Authors: Arne Bünger*, University of Greifswald, Daniel Schiller, University of Greifswald
Topics: Economic Geography, Agricultural Geography
Keywords: Innovation Patterns, Adaptation Patterns, Agri-Food Industry, Regional Comparison, Logistic Regression
Session Type: Paper
Start / End Time: 8:00 AM / 9:40 AM
Room: Regent, Marriott, River Tower Elevators, 4th Floor
Presentation File: No File Uploaded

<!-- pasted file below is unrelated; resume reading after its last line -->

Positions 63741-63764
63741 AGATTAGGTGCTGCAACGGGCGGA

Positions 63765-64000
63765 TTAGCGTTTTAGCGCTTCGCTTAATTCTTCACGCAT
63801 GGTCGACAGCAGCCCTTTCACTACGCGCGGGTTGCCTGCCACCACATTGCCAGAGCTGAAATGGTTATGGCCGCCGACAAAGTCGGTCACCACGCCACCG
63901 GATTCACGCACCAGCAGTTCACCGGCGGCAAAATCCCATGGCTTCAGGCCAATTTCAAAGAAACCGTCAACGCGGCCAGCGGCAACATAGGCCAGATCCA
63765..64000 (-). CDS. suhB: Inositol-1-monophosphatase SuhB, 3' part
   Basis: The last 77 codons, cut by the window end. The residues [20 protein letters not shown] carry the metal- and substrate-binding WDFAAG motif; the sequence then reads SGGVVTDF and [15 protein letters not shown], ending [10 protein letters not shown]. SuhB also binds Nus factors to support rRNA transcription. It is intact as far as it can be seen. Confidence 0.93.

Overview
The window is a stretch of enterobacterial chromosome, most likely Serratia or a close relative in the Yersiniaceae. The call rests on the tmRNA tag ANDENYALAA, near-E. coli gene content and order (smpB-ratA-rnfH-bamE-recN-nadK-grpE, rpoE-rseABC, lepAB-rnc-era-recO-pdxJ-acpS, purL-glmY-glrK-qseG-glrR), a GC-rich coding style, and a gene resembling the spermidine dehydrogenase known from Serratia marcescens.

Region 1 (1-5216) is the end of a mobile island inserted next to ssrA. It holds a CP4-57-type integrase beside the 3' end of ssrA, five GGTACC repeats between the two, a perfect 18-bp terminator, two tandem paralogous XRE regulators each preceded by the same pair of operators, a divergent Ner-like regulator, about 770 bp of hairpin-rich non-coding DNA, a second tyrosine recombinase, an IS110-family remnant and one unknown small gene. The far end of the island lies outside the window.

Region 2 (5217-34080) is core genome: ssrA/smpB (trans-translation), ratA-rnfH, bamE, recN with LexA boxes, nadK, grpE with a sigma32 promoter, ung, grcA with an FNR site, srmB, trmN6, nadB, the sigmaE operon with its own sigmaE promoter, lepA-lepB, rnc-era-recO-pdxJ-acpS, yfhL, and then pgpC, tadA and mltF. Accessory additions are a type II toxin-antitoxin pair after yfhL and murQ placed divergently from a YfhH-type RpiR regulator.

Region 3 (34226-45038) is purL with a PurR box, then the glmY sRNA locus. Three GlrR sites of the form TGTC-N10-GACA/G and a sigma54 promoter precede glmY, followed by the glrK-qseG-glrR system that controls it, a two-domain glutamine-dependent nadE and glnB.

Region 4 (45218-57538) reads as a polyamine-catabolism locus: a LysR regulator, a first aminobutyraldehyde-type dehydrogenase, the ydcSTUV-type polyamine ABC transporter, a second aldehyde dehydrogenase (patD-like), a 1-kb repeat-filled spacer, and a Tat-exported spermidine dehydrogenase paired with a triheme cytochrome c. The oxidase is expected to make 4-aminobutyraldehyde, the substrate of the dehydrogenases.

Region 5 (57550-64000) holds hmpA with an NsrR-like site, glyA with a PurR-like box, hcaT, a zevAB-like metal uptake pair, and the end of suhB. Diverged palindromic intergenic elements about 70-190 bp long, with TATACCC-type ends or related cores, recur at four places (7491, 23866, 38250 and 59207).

The production of pig and poultry is an empirical example for highly localized production networks. The agri-food industry in Europe is characterized by small and medium-sized enterprises and traditionally classified as a “low-tech” industry. It is the aim of this paper to investigate how innovation and adaption behaviour are determined by the affiliation of actors to a localized production system. It is expected that farmers from the Netherlands perform better in terms of innovation output due to their higher openness to innovation. Value chains for pig and poultry production in France are very complex and farmers have to rely on inputs from suppliers which results in limited decision power. This might be a barrier to innovation. The innovation performance of German farmers is expected to be somewhere in between. Meat production in Germany is characterized by efficiency on the one hand, but by several lock-ins in terms of ecological and social dimensions and a high price sensitivity of consumers on the other hand. We carried out quantitative firm surveys in three regions of intensive livestock production (north-western Germany, southern Netherlands and western France). These regions differ not only in terms of consumption habits and openness to innovation, but also in terms of supply patterns, the configuration of production networks and regional innovation systems. The hypotheses are tested by using cluster analysis and a logistic regression model.